Over time, Henry Lee acquired considerable land in Jefferson County, and at one time owned a whole section of what is now known as Edgewater and a large portion of Wheat Ridge. Crown Hill Cemetery is part of his old farm. Lee sold 180 acres of land to the Crown Hill Cemetery Association in 1908 for $47,000. In 1914, Henry Lee still owned 300 acres of the finest land in Jefferson County.


    Henry Lee’s involvement in irrigation and water-related problems led to the construction of Denver’s first pumping station and the founding of the Agriculture Ditch Company. Henry served as secretary from the time the company was organized until his death. To support their extensive farming business, Henry and William Lee built the Lee and Brothers Lateral Irrigation Ditch, which ran along Middle Golden Road, now known as 32nd Avenue. William Lee also ran the Lee Sand and Gravel Company along Youngfield from 38th Avenue to North Golden Road (now known as 44th Avenue).

    Henry Lee was a partner in the Pioneer Seed Company of Denver. He also owned Henry Lee’s Seed and Farm Implements, selling seeds and farm equipment, designing and selling farm and market wagons, road carts, spring wagons, surreys and carriages. Henry Lee had originally brought farm implements and seeds from Iowa to start his prosperous business.

    In 1908, Crown Hill Associates also purchased land from the Union Pacific Railroad, which was adjacent to the property purchased from William and Henry Lee. With this last purchase of land, the Crown Hill Associates’ total holdings included 290 acres. Located on the property was the “Old Morgan House.” Henry Lee had purchased the Morgan (also recorded as “Margan”) Jones homestead in 1900. The portion containing the house, barns and other outbuildings, which are no longer standing, were contained in the land sold to Crown Hill in 1908.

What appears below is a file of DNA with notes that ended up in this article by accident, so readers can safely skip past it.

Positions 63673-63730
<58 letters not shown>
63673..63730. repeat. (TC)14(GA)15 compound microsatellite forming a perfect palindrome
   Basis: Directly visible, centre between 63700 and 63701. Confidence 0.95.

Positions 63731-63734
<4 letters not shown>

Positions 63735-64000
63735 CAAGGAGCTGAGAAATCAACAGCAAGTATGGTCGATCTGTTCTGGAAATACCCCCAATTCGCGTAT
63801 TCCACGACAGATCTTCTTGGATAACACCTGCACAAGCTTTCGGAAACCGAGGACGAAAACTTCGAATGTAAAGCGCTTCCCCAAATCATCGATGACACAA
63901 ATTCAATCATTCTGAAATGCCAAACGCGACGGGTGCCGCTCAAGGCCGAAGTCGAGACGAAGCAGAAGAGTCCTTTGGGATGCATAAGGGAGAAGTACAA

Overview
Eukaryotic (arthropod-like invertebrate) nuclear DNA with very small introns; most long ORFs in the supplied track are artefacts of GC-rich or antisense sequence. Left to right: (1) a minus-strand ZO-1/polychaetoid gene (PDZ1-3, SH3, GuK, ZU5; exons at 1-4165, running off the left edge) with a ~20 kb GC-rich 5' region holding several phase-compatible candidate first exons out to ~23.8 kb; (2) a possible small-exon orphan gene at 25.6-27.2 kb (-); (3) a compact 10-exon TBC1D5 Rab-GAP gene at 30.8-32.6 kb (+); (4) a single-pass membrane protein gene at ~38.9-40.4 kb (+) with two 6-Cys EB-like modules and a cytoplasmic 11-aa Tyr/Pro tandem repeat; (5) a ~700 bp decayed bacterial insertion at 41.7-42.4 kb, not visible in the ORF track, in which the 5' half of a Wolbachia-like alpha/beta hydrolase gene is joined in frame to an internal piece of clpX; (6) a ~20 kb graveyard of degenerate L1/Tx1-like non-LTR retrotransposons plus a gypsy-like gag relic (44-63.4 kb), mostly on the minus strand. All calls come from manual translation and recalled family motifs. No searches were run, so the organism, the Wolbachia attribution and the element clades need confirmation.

On March 11, 1914, Henry Lee was the victim of one of Denver’s first auto-pedestrian accidents. Henry Lee died on March 24 from his injuries and was buried at Crown Hill Cemetery.

    Jennie Lee continued to help run their farm until their son, Murray, died in 1939. Jennie Paul Lee died in November of 1943 at the age of 93.

    Today's Crown Hill

    The two bodies of water on the park property today were natural ponds. Waters stored in Crown Hill Lake originate in Clear Creek and are transported via the Crown Hill Agricultural Ditch to Crown Hill Lake. Most of the water in Kestrel Pond is seepage from Crown Hill Lake.

    The farming communities of Wheat Ridge and Lakewood gradually grew. Local residents were becoming increasingly concerned about the loss of their country lands. When the citizens of Jefferson County created the Open Space Program in 1972, Crown Hill’s neighbors began to urge the two cities to find a way to preserve one of the last large parcels of undeveloped land in what was then the most populous area of Jefferson County. In 1978, the cities of Lakewood and Wheat Ridge joined the county in purchasing 168 acres next to Crown Hill Cemetery and including Crown Hill Lake, creating Crown Hill Open Space Park.